After you get it fixed I would get the OEM rubber bumper guards - Subaru sells them. You can see them on most taxi cabs in the NY/NJ metropolitan area!
 

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2019 Forester Sport. Love the Orange.
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Rubbing compound or wax on the black might mask the "whitish" scratches. I would give them a try first. The gouges in the plastic painted surface are a whole 'nother can of worms. I'm not sure it can be sanded/prepped for paint. :(
 

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2005 3.0 R n totaled
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Painting plastic isn't that simple. Definitely not a DIY issue. Even paint shop technicians have to have a special training how to paint plastic.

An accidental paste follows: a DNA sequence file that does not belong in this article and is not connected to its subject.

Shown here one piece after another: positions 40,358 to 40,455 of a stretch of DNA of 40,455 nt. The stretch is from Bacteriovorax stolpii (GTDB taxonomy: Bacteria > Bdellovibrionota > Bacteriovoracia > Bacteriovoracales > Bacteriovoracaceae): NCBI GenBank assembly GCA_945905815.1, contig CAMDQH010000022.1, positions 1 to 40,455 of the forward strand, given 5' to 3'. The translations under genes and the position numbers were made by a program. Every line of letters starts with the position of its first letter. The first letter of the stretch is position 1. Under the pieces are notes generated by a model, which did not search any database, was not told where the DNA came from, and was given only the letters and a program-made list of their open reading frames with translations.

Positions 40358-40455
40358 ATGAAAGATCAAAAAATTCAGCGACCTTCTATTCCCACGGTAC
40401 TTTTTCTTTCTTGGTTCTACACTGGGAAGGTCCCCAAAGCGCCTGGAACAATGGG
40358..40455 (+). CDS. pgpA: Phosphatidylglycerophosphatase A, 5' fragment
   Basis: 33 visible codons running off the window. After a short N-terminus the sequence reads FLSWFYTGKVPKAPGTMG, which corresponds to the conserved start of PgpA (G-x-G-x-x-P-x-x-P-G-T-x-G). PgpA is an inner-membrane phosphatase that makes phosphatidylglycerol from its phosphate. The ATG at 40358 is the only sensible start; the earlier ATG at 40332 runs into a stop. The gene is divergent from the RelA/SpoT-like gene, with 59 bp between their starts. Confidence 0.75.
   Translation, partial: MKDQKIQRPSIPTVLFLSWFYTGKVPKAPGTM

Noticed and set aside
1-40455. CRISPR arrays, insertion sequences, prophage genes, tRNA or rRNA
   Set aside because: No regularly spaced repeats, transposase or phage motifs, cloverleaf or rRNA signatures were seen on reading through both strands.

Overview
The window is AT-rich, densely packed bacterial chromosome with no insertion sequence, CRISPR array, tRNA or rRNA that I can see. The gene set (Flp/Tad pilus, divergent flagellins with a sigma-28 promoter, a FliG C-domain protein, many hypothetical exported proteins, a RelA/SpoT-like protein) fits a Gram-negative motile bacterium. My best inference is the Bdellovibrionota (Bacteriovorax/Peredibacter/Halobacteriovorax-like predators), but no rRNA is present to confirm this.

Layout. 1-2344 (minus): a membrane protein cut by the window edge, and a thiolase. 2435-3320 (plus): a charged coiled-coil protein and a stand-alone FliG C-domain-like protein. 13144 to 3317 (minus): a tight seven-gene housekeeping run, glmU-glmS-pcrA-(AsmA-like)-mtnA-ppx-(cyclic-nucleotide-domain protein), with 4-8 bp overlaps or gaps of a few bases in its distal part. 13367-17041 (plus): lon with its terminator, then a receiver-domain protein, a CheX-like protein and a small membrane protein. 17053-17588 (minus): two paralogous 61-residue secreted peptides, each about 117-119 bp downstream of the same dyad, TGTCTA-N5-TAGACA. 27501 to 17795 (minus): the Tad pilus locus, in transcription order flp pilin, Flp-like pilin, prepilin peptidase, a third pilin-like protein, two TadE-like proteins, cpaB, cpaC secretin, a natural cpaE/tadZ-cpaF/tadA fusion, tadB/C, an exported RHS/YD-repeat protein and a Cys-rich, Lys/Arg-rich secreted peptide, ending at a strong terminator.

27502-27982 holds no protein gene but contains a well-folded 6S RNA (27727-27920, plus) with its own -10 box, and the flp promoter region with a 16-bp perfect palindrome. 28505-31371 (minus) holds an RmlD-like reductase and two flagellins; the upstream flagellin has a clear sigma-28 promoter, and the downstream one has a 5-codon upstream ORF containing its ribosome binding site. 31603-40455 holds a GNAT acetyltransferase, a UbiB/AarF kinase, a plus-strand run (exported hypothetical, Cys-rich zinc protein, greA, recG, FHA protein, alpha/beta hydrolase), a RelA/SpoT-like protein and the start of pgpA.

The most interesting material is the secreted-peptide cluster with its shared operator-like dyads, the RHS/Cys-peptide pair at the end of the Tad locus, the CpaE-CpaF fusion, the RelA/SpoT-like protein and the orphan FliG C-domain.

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2011 Outback 2.5i Limited, K&N Air Filter, Crystal Black Silica exterior, Notto SE HID Kit, 2 10" Alpine Subs w/Amp, interior LED's, Visor & Windows Tinted, LED Fog/Reverse/Projector Front Position L
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You could plasti-dip the lower portion of the bumper that is black. Easy to use and looks great
 

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2012 OUTBACK 2.5 LIMITED SILVER ICE Metallic, moon and nav free
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Dr. Colorchip or buy some factory color in an aerosol can.
 

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2012 Outback 2.5i Premium CVT